"Police are carrying out an investigation to identify the author of these unworthy declarations," police said in a statement, adding that the Facebook "wall" page in question had already been taken down.
Following the posting, the French Muslim Council (CFCM) contacted police and the French anti-Islamophobia Collective (CCIF) contacted the social networking site to have the page removed.
The offending statement called on the world to mark the Feast of Sacrifice, known as Eid al-Adha, on November 6 by "cutting Muslim throats instead of sheep".
"We will finally have a good reason to celebrate," it said.
Muslims mark the end of the Hajj pilgrimage to Mecca by sacrificing an animal, often a sheep, in remembrance of Ibrahim's willingness to sacrifice his son for God.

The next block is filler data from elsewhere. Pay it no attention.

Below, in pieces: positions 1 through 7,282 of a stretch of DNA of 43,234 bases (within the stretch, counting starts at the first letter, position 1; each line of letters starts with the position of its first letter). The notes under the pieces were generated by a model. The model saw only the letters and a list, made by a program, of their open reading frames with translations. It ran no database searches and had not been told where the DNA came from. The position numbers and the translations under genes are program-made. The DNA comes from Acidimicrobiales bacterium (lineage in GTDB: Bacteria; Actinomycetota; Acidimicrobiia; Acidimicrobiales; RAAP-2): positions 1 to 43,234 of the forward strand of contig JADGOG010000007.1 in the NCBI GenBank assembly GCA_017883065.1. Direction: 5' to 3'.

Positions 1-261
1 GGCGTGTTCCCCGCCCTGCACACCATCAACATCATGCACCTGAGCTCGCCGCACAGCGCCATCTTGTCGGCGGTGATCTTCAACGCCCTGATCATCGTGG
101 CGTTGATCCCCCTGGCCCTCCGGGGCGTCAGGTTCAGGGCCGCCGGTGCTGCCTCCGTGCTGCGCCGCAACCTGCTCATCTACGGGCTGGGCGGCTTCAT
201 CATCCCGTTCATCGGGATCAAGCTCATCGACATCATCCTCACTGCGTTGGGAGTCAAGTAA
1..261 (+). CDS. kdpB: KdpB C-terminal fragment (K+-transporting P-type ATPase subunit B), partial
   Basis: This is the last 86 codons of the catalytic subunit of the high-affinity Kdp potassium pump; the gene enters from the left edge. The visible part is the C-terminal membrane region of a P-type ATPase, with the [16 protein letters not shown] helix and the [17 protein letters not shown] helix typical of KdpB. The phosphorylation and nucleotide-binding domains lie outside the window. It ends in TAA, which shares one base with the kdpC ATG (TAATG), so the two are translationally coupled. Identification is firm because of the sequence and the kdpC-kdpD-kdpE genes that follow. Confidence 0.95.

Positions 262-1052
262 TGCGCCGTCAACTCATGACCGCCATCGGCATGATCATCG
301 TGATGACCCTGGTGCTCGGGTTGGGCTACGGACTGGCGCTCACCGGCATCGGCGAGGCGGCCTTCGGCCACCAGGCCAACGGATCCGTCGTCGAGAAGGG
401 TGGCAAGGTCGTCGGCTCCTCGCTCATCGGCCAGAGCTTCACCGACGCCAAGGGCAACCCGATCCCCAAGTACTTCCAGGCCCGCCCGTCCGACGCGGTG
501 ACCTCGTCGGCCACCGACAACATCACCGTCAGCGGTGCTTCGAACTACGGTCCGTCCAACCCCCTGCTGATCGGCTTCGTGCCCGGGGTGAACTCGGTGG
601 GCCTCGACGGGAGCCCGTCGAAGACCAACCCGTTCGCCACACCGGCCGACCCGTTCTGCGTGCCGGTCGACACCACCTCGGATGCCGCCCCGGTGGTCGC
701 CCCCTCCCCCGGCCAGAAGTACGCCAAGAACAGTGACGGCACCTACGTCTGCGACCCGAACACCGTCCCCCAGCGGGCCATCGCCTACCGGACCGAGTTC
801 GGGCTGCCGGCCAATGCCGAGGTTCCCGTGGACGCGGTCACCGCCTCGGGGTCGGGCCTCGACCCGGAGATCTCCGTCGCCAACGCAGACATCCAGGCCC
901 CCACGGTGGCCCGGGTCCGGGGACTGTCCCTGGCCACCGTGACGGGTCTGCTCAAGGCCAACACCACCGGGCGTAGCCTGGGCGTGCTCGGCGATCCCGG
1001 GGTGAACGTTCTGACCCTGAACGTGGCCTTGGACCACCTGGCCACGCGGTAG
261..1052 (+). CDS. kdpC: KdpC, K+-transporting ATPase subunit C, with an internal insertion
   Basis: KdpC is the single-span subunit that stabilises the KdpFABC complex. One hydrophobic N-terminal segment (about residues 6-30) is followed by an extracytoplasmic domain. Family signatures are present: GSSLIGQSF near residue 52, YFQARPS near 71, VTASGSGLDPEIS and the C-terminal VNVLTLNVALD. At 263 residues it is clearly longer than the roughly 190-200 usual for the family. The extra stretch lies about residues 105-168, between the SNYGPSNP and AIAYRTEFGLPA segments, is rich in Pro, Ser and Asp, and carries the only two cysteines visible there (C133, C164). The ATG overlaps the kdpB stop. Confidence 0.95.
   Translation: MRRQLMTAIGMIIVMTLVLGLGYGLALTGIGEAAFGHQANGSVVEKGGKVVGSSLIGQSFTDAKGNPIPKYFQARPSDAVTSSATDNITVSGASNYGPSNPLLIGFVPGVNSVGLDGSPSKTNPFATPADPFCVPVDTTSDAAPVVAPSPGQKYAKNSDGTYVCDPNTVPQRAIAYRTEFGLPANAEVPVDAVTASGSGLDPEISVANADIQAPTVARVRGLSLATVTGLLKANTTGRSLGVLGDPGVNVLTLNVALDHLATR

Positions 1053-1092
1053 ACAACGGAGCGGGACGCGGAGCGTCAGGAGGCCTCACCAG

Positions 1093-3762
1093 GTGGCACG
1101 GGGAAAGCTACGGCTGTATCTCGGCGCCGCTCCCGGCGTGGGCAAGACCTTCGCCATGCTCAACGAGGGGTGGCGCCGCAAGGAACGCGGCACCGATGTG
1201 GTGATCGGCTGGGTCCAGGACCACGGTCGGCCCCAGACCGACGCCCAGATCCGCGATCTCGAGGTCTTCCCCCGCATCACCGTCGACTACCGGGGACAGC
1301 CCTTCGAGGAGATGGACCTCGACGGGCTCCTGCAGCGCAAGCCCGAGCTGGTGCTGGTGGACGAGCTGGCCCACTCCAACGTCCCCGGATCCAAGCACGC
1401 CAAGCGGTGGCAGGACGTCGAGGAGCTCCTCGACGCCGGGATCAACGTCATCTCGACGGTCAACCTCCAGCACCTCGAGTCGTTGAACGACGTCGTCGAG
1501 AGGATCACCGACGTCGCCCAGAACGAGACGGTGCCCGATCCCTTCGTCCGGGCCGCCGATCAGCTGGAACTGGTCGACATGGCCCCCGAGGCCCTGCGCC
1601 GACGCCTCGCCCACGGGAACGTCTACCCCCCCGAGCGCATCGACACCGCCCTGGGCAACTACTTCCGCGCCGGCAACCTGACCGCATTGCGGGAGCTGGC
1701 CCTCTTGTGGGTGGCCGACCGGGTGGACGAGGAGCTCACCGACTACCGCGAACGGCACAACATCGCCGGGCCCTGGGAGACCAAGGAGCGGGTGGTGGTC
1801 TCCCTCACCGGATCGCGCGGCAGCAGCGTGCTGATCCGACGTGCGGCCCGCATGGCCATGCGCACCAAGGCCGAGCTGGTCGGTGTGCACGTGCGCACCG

"This is a lamentable call to murder that could bring about a new Oslo," Abdallah Zekri of the CFCM told AFP, referring to July's massacre in Norway carried out by Islamophobe Anders Behring Breivik.
Zekri noted what he said was a rise in Islamophobia in France since President Nicolas Sarkozy's right-wing UMP party started a controversial public debate on French identity, Islam and immigration.
"Today it is easy to attack Muslims with impunity," Zekri said.